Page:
Scientists advance cutting edge of immunology through study of macrophages

Oct 05, 2012

(Phys.org)—Macrophages are heavy hitters of the immune system. Their name literally means "to eat large objects." They are critical members of the body's defense team, such as in the lungs where they ingest invading microorganisms and at wound sites where they rush in and secrete coagulation factors that help form scabs. Macrophages also scavenge the body to find, digest, and recycle cell debris such as worn out red blood cells.

Researchers recently gained new knowledge about how are activated by studying a leukemic line of macrophages called RAW 264.7 that were treated with from Salmonella. The team used high-throughput mass spectrometers and custom software tools at EMSL to identify proteins (using proteomics analyses) and metabolites (using metabolomics analyses) that the cells produced under different conditions, as well as the RNAs (using transcriptomics analyses) that led to the proteins being expressed. They then built a of all of the known for RAW 264.7. The proteomic, metabolomic, and transcriptomic data were incorporated into the metabolic model, which improved the effectiveness of the model to predict new functions for metabolites in macrophages. Researchers found that the simple sugar, glucose, and the amino acid, arginine, played activating roles in macrophage defense mechanisms, while the amino acid, tryptophan, and vitamin D had an immune suppressive effect.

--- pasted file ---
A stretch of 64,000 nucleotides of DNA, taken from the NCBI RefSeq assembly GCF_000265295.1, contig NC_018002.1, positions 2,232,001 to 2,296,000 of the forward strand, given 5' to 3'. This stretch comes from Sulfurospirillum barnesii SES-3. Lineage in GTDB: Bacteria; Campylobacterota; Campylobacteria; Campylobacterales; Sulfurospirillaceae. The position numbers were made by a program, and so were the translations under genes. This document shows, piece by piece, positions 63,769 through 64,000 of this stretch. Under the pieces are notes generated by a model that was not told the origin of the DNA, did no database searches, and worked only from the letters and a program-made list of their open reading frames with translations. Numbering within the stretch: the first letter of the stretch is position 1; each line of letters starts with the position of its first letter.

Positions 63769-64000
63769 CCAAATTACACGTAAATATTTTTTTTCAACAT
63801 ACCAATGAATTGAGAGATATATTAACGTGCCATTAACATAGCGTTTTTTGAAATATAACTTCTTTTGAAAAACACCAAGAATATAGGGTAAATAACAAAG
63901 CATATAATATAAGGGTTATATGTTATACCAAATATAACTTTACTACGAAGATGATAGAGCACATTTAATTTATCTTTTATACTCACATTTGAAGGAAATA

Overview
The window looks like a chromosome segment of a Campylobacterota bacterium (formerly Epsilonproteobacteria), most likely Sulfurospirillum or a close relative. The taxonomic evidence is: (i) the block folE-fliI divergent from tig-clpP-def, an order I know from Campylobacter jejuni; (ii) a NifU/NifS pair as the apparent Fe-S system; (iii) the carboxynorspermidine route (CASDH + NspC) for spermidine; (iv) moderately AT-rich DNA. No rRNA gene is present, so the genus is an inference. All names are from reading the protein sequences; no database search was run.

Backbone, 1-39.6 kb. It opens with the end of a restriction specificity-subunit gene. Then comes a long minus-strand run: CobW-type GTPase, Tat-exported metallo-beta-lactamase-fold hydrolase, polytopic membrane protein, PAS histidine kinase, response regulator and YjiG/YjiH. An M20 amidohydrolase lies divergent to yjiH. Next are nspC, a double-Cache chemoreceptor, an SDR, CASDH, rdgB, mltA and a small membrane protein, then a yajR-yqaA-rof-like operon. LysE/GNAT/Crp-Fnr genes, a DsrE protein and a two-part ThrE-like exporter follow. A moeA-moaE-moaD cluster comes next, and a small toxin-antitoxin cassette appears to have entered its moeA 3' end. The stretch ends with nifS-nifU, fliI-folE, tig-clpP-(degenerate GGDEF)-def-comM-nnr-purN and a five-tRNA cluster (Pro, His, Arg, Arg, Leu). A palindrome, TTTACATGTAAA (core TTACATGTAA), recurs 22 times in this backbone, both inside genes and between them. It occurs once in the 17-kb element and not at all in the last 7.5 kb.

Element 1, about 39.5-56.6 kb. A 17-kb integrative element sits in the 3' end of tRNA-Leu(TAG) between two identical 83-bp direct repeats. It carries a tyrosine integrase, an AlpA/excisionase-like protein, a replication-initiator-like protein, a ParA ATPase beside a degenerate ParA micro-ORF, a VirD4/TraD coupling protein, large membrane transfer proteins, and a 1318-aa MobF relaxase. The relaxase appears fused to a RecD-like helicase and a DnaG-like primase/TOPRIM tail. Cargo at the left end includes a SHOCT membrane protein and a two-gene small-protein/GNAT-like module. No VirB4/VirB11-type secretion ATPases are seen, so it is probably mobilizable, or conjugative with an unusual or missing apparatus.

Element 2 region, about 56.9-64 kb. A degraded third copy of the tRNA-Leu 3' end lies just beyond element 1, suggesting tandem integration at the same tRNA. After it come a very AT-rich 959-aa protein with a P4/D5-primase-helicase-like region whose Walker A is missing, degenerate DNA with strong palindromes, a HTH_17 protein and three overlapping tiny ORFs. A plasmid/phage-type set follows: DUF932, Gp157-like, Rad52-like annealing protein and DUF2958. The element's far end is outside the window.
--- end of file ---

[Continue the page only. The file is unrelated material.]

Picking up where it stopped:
This study and its methodology significantly advance the cutting edge of immunology and disease prevention. For example, traditional therapies target invading bacteria. The research team's novel work may, however, lead to new therapy options such as using metabolic approaches to activate macrophages in response to an invader and to suppress macrophages when the threat is neutralized. In addition, novel immunotherapeutic drugs could be designed to mimic the activation or inhibition of specific metabolic pathways.

Explore further: At dusk and dawn: Scientists pinpoint biological clock's synchronicity

More information: Bordbar A, ML Mo, ES Nakayasu, AC Schrimpe-Rutledge, YM Kim, TO Metz, MB Jones, BC Frank, RD Smith, SN Peterson, DE Hyduke, JN Adkins, BO Palsson. 2012. "Model-driven multi-omic data analysis elucidates metabolic immunomodulators of macrophage activation." Molecular Systems Biology 8:558. DOI:10.1038/msb.2012.21

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